The headland is now the center of the 2,700-acre scenic area, part of Siuslaw National Forest, offering a visitor center and 26 miles of hiking trails. It was well worth the $5-per-vehicle parking fee.

Sand dunes to the south

Oregon’s southern coast, from Florence down, is about sand dunes, sand dunes and more sand dunes; wood products, around Coos Bay; sheep farms, wool shops and cranberry bogs around Bandon; and, finally, at Brookings, some of the most dramatic scenery on this coast.

Bill Krause, a longtime schoolteacher in Skagit County, fell in love with this rugged shoreline, retiring to Brookings a year ago.

“I really believe that section from Brookings north to Port Orford is as good as it gets!” Krause told us as we visited with him at Cape Blanco Lighthouse, where he is a volunteer interpreter. “It’s beautiful, it’s less developed, and because it’s about halfway between Portland and San Francisco, it gets fewer visitors.”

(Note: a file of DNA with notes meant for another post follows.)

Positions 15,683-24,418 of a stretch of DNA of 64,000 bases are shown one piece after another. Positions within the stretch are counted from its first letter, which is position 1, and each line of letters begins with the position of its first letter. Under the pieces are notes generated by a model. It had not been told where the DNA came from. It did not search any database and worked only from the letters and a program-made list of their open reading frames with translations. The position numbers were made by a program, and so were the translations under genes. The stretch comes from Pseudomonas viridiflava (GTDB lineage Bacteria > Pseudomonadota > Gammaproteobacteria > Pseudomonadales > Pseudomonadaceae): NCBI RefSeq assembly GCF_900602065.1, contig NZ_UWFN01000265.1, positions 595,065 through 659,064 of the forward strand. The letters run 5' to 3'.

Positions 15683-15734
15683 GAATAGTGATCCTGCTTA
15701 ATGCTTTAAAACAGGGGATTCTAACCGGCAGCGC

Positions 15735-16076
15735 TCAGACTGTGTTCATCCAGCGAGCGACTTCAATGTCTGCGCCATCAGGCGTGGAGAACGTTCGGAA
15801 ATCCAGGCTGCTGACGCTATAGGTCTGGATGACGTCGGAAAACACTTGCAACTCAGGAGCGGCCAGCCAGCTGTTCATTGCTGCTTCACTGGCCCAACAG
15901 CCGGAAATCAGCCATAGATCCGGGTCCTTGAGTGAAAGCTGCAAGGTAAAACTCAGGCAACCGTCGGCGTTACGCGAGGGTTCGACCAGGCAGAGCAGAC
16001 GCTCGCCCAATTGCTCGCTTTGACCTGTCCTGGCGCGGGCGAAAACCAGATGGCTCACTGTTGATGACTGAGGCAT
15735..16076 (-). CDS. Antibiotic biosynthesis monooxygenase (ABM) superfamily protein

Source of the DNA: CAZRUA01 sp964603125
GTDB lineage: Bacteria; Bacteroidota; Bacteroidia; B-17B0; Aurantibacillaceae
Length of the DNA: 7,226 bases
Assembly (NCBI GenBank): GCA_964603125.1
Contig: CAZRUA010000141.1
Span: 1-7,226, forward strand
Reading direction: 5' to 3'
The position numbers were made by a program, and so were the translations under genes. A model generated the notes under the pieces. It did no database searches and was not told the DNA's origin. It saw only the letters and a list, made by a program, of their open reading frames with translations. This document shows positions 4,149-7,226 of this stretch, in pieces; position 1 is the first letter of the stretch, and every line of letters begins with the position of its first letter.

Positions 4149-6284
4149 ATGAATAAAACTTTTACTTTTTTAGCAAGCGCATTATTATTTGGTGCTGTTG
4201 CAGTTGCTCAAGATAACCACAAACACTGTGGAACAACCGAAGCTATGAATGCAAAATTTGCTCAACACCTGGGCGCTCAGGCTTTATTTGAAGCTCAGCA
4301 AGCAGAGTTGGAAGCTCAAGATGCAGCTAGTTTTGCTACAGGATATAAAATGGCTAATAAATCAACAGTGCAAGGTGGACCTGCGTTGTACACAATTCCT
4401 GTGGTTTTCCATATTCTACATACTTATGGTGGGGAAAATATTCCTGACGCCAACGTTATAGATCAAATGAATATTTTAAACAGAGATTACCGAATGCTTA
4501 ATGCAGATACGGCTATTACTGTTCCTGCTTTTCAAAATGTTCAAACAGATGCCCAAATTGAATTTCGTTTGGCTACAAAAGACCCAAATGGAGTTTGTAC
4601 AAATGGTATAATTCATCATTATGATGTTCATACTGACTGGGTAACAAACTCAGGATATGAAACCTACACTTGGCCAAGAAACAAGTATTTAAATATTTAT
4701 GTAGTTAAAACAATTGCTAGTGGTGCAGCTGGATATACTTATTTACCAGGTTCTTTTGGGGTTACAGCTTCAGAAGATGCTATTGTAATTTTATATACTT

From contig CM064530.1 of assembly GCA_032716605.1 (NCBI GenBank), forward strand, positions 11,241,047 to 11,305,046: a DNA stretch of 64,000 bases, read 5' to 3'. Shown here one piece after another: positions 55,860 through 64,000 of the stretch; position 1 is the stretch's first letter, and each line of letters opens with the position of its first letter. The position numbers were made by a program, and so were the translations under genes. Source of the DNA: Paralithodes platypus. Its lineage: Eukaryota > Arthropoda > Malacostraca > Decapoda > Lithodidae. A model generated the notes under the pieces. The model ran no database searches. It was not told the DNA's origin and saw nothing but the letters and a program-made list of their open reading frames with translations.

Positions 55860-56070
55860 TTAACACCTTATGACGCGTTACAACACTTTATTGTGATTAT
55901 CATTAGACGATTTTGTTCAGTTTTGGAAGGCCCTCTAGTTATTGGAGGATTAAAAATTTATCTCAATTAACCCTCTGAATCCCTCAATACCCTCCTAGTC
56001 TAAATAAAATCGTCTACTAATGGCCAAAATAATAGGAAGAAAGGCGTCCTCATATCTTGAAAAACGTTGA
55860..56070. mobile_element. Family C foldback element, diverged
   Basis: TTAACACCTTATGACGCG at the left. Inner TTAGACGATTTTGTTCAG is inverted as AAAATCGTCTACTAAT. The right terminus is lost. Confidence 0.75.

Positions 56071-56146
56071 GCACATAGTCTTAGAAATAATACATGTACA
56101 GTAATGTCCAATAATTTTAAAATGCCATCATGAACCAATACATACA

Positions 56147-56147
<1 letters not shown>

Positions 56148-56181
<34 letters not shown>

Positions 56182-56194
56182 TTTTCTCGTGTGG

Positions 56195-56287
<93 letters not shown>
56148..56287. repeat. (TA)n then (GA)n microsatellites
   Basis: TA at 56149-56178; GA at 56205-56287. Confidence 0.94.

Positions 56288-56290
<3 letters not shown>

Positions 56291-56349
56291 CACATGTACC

We can vouch for the fewer visitors, especially in April. Traffic diminished dramatically south of Florence. There were milelong uphill grades with a passing lane when not a single car overtook us — the RV driver’s acid test of light traffic.

At Brookings’ Harris Beach State Park, six miles north of the California line, we nabbed one of the ocean-view campsites (on “A” loop, to the right as you enter).

To reach the water, we strolled the Rock Beach Trail, zigzagging downhill, awed by the expansive view of sea stacks and massive rock islands, including one pierced with a notch through which azure surf surges. A fun final clamber, threading between rocks the size of small beach cabins, deposited us on the sand among madly jutting stones — a beach like Norse gods might have created for their summer holidays (with Valhalla just up the road).

This place alone was worth the trip.

That evening, dinner was homemade tacos with fresh crab bought at a dock, consumed in our own little dinette with a sunset view over the Pacific.

Tomorrow, it might be sunny. Tomorrow, it might pour rain. We’d be meandering back up 101 — with no worries.

Brian J. Cantwell: 206-748-5724 or bcantwell@seattletimes.com